The Legislative Council’s Panel on Security is set to hold on Friday a special meeting wherein it will take up the matter of the Fugitive Offenders and Mutual Legal Assistance in Criminal Matters Legislation (Amendment) Bill 2019. The gathering has been convened as the panel seeks to “make up for” the failure of the bills committee to discuss the issue.
Secretary for Security John Lee Ka-chiu has been spearheading the highly contentious legislative initiative for several months.
Gary Chan Hak-kan of the Democratic Alliance for the Betterment and Progress of Hong Kong (DAB), who chairs the Legco security panel, had planned to invite Lee to meeting, media reports have said.
Chan issued an advance notice that there will be staff from the Department of Justice (DoJ) present at the May 31 meeting.
The notice, meanwhile, said that it is up to the government to decide whether the justice secretary herself will be coming to Legco or not.
After this column was published, the Hong Kong Economic Journal reported on Wednesday that Chan has been informed that the justice chief, Teresa Cheng Yeuk-wah, would not be attending the special meeting on Friday.
On Tuesday, Chan notified members of the security panel that a regular June 4 meeting will also discuss the bill. He also wrote that members would be consulted in relation to a proposed move to have seven more sessions of the special meeting, a plan that would mean gatherings on June 1, 3 and 7 and yield a total of 14 additional special meeting hours.
According to sources, some pro-establishment lawmakers are a bit miffed that Cheng hasn’t been firing on all cylinders in the extradition bill battle, accusing her of not doing enough to solicit support for the law revision and securing its passage through Legco.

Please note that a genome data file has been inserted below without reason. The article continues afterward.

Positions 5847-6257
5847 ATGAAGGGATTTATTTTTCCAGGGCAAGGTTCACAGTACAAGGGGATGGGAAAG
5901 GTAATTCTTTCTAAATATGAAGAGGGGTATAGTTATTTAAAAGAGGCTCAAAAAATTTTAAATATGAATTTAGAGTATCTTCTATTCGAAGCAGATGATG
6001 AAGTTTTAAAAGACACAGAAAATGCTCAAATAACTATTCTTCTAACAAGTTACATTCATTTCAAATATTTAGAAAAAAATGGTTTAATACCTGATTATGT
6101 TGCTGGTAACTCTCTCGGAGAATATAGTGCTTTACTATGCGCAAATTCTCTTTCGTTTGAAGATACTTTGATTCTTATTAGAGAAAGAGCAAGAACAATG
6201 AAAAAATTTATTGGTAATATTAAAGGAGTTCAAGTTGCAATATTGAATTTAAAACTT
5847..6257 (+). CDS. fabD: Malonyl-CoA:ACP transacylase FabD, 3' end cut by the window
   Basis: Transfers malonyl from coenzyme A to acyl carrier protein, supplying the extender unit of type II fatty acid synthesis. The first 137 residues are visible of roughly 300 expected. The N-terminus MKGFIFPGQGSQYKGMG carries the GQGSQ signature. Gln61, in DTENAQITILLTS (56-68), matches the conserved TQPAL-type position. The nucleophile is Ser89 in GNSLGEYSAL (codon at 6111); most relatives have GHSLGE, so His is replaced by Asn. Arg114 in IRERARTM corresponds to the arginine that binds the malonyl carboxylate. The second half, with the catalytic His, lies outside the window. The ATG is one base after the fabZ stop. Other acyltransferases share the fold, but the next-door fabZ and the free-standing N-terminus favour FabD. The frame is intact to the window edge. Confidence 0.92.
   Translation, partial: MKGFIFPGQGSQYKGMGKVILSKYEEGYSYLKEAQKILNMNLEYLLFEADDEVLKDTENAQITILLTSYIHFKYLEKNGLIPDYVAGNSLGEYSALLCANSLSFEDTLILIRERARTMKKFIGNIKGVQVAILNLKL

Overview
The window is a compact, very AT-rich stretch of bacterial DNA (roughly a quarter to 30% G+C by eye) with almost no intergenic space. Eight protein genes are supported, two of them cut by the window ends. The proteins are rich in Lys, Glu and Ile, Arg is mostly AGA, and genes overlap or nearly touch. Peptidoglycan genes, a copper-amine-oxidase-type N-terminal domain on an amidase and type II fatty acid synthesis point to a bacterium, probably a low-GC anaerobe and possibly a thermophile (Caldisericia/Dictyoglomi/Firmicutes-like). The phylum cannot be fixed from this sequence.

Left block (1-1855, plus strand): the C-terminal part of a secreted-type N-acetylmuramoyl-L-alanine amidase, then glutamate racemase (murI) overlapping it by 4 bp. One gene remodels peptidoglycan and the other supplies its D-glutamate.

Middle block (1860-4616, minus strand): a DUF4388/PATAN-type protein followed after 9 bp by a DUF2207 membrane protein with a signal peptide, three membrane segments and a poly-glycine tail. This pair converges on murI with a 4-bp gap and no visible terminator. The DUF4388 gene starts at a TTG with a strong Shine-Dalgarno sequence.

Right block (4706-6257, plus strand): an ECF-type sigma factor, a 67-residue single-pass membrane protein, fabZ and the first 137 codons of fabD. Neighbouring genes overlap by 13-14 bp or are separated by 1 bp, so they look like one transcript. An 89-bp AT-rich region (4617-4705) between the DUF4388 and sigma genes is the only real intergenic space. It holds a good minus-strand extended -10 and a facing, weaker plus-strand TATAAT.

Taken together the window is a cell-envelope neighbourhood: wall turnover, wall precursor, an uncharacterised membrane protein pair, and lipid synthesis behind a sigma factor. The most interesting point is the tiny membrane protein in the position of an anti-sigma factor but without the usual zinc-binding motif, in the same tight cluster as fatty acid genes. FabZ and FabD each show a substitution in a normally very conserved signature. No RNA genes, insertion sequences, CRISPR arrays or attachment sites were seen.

Sections within the government are also said to be of the opinion that the justice chief should be more pro-active in responding to public and media inquiries about the extradition law changes.
Amid mounting pressure and expectations on her, it is inevitable that Cheng will have to explain the amendment bill more to the public.
After all, although the Security Secretary Lee and Chief Secretary Matthew Cheung Kin-chung have been working alongside each other at full throttle in pushing the bill, they aren’t legal experts. The two officials were often put in a huge disadvantage when debating with lawyers and, in particular, found wanting when it came to refuting the criticism made by the Hong Kong Bar Association against the proposed law changes.
In other news, the administration has announced that Chief Executive Carrie Lam Cheng Yuet-ngor has decided to cancel a trip to Europe that had been scheduled for late June.
Government sources stressed that the cancellation of the trip has nothing to do Germany’s recent move to grant refugee protection to two Hong Kong activists, Ray Wong Toi-yeung and Alan Li Tung-sing, who fled the city to escape court trials in relation to 2016 Mong Kok protests.
Rather, sources said, the chief executive decided to postpone the trip to European countries including Germany because she wanted to oversee the extradition bill campaign in its entirety. The government faces a key battle on June 12 when the bill would come up before Legco for scrutiny.
Also, if anything goes wrong during the resumption of second reading of the bill, for example, a mass protest being triggered, it would be hard for the chief executive to handle it personally and immediately if she was on an overseas visit. Hence, her decision to call off the trip for now, with fresh plans likely to be drawn up only after the new law is passed in the legislature, the sources say.
This is an updated version of an article that appeared in the Hong Kong Economic Journal on May 28
Translation by Alan Lee with additional reporting
[Chinese version 中文版]
– Contact us at [email protected]